Band History


I originally founded the band back in the winter of 1981-82 through a series of Musicians Wanted ads in Cleveland's local entertainment weekly - SCENE MAGAZINE. During the previous six months, I had been writing songs and recording demos in my 4-track home studio, located in a rundown, old farmhouse, on the outskirts of Cleveland (Warrensville Hts. for all you geographers out there). Ultimately, I was looking to put together a group of like-minded musicians to take the demos to the next level, and release them on vinyl (you remember vinyl records, don't you?).

Once the audition dust settled, the first System 56 lineup was set, as follows.

L-R: Vince Scafiti on drums, Chuck Ryder on bass & backing vocals, Kevin Lytle on synthesizers, with myself on guitar & lead vocals. Most of us had only minimal recording and stage experience, but we all shared the common goal of recording and performing original music, amidst dreams of fame, fortune, and empire. Vince had done some studio work with TIN HUEY's Mark Price and local folkie, John Bassette, Chuck had previously been involved in a two-man electronic/synth-based group called LUXUS (they also released a couple of singles, which are worth tracking down), Kevin had played with a relatively unknown group called SURVIVOR, while I was just coming off a solo electronic/synth-based project, called AFTERMATH (which also released one single - "Automatic Entertainment" in 1980). We all had regular 9-to-5 day jobs at the time, and despite being together for barely a month, we finished recording our first single - Metro- Metro, in February 1982, and released it two months later, in April. The record received a fair amount of local airplay on Cleveland's college radio stations - WCSB, WRUW, and WJCU - which really helped launch the band out of the basement (actually, the attic) and onto the Cleveland airwaves.  Overall, the reception to Metro Metro was generally pretty positive, and the band was getting favorably compared to many of the European synth-based bands around at the time (Ultravox, Joy Division, Simple Minds, etc.). We had reached our first milestone - the  record was finally out, and that was all that truly mattered.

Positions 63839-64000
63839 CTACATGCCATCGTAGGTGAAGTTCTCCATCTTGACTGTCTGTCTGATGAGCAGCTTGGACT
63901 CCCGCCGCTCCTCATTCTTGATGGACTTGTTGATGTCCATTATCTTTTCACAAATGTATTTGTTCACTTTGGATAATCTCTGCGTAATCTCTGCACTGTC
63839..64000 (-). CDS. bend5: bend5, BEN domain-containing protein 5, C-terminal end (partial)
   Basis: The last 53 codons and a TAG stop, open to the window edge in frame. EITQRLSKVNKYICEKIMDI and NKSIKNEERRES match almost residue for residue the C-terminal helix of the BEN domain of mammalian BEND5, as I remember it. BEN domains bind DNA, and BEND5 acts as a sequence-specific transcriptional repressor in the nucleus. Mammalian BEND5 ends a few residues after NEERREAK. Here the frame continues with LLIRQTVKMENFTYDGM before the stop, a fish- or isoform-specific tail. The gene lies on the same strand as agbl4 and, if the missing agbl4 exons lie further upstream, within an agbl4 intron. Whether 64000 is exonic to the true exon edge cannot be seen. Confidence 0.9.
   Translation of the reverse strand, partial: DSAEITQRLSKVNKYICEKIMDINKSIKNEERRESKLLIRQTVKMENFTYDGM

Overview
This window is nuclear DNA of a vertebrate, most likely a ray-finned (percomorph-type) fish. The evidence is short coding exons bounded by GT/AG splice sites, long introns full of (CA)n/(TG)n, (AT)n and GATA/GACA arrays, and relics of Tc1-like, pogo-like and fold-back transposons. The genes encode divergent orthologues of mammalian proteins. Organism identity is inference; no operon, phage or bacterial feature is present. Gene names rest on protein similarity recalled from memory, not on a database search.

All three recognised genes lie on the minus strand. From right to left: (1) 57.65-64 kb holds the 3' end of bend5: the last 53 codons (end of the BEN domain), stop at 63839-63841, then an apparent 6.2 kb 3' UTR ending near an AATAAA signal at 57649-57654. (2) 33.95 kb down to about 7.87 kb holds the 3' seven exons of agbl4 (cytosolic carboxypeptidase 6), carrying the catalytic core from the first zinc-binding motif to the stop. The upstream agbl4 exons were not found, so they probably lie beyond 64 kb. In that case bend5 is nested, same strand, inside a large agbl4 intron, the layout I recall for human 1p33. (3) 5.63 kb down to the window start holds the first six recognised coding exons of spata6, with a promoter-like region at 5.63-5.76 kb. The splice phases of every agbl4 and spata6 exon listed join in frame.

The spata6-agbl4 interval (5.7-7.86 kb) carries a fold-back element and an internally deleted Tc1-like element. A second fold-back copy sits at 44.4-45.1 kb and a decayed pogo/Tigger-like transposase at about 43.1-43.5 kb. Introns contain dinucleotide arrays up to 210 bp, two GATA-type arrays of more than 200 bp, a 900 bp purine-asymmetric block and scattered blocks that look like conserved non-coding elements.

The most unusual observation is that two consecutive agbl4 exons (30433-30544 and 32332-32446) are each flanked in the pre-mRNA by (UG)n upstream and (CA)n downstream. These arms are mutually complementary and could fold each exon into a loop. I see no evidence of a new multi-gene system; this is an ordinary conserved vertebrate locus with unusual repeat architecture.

Trouser Press: "Considering all the weird stuff that's come out of Cleveland and its environs over the years, this surprisingly mainstream. Which is not to say it's AOR (album oriented radio) fodder by a long stretch, but it ought to be. Both sides are hard-edged rock shot through with a generous helping of lush synthesizer. Very European sounding . . . and quite catchy to boot."

Alternative Rhythms: "This is very good . . . it's sort of Ultravox-ish in the sense it is both guitar & synthesizer . . . the keyboard styling is often similar to what Billy Currie does for Ultravox . . . this is really good."  -  Sam Rosenthal

Shortly after Metro-Metro was released, the band began rehearsing for a couple of scheduled live shows at the old Bank Niteclub, in Akron, later that month. The Bank had always had a healthy reputation for promoting and featuring many local original bands,  and provided us with the perfect opportunity to bring our music to a live audience for the first time. If I remember correctly (and I do), we each made about $10 per show, along with a couple of free beers - and we were the headliners! Apparently, Thursday nights were kind of slow in Akron back then. Our set list was pretty short for those first couple shows, consisting primarily of the single, the B-side, about half of what would later become the Beyond the Parade EP, plus a handful of other originals, whose titles I can barely even recall. But we made up for a lack of material by playing the "extended" versions, and overall, the shows went pretty well, all things considered. Not too long afterwards, some creative differences set in, with Chuck and Kevin exiting the band to pursue their own projects. In any event, it was time to regroup.